I'm not sure how I missed hearing about this in advance, but one of California's last tiki (a.k.a. Polyneisan Pop) restaurants has just re-opened in Sunset Beach. The previously-almost-destined-for-the-bulldozer Sam's Seafood reopened as "Sam's Tiki" on Thursday night. The crowded grand-reopening event was attended by such Poly-Pop luminaries as Bob VanOosting and Leroy Schmaltz of Oceanic Arts.

I hope the food is an improvement over the old Sam's, although the photos on the site look a little frou-frou for my tastes. But I'm still eager to give it a try. (Any of my fellow tiki fans care to go with me?) Mainly, I'm just very, very happy to see that this outstanding themed environment preserved for future generations.

And finally, my Phoenix correspondent, Greg Ottinger, sends me this YouTube link, providing a look back at the "new" Tomorrowland of 1967.

Sunday, August 19, 2007

Knott's Berry Farm, Phil Brigandi, Tustin, etc.

Today's photo (above) shows Walter Knott taking two of his girls on a tour of Ghost Town in the 1940s. The sign on the blacksmith's door advertises an article about Knott's Berry Farm in the latest issue of Reader's Digest. More about Knott's and the blacksmith shop later. But first...

Local historian and County Archivist Phil Brigandi has finally launched his own website about Southern California history. He's the first person you'd WANT to see create a website, but the last one you'd EXPECT to create one. Frankly, I think his claims of luddite-ism are overstated. The site includes information about Orange County, the City of Orange, Anza-Borrego, the Ramona pageant and myth, the backcountry of Riverside and San Diego counties, Temecula, Hemet, San Jacinto, Indians, Lost Valley, and Scouting. The site is short on bells and whistles, but long on substantive content, which is a good thing. If you get the chance, send Phil an email encouraging him to continue and expand the site.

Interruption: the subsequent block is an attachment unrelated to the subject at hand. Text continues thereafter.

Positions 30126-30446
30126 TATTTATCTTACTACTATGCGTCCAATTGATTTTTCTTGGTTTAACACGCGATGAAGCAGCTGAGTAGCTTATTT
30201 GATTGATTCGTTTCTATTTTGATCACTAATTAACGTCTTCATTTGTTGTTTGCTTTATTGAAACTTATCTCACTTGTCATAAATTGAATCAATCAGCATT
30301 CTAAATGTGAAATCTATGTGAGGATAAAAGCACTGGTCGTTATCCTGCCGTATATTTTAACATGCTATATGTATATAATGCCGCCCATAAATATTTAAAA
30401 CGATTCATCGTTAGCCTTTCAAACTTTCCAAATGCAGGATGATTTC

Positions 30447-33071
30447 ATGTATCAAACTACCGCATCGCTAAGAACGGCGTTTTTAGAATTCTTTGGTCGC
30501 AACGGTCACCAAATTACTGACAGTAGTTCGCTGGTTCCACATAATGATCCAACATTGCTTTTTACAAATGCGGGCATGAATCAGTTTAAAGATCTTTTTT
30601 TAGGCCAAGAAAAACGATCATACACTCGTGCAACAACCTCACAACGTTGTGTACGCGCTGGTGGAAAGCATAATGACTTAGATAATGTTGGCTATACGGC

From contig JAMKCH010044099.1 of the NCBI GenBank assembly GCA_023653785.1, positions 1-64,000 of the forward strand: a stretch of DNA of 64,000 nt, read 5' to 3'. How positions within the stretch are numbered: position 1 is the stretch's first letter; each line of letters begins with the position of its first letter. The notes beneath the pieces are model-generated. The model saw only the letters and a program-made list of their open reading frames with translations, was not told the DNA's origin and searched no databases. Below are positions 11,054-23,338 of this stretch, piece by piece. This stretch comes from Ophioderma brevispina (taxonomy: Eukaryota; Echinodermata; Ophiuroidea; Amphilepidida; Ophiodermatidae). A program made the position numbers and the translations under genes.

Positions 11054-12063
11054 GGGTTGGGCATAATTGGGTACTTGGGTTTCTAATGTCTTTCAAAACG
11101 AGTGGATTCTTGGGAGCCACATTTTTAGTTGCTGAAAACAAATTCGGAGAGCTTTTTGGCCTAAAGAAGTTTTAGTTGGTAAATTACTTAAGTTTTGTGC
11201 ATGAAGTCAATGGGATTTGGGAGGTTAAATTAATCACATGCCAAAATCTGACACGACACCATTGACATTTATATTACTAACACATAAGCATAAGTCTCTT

For an O.C. Archives project, I recently had the Blacksmith Shop in Ghost Town (Knott's Berry Farm) make two branding irons. Blacksmith Dan Rick really went above and beyond the call of duty, turning out two beautifully crafted irons, each bearing a historic local brand. Each was scaled down to 3rd-grader size, and will eventually be part of a traveling educational kit. (I'm sure the size added an extra degree of difficulty.) I've known Dan for a while, and he's a great guy, but I had no idea how talented he was until now. If you need any smithing done, I can definitely recommend the guys in Ghost Town.

I'm going to start making the "daily photos" bigger on these posts. Let me know if you like it more or less.

Oh, and I forgot to post a link to the Register article about the tale of Tustin's 1924 bank safe.

Saturday, August 18, 2007

MP3 tours, Yen Ngoc Do, and fun at the beach

Today's photo shows fields near Santa Ana being harvested with a combine, circa 1905.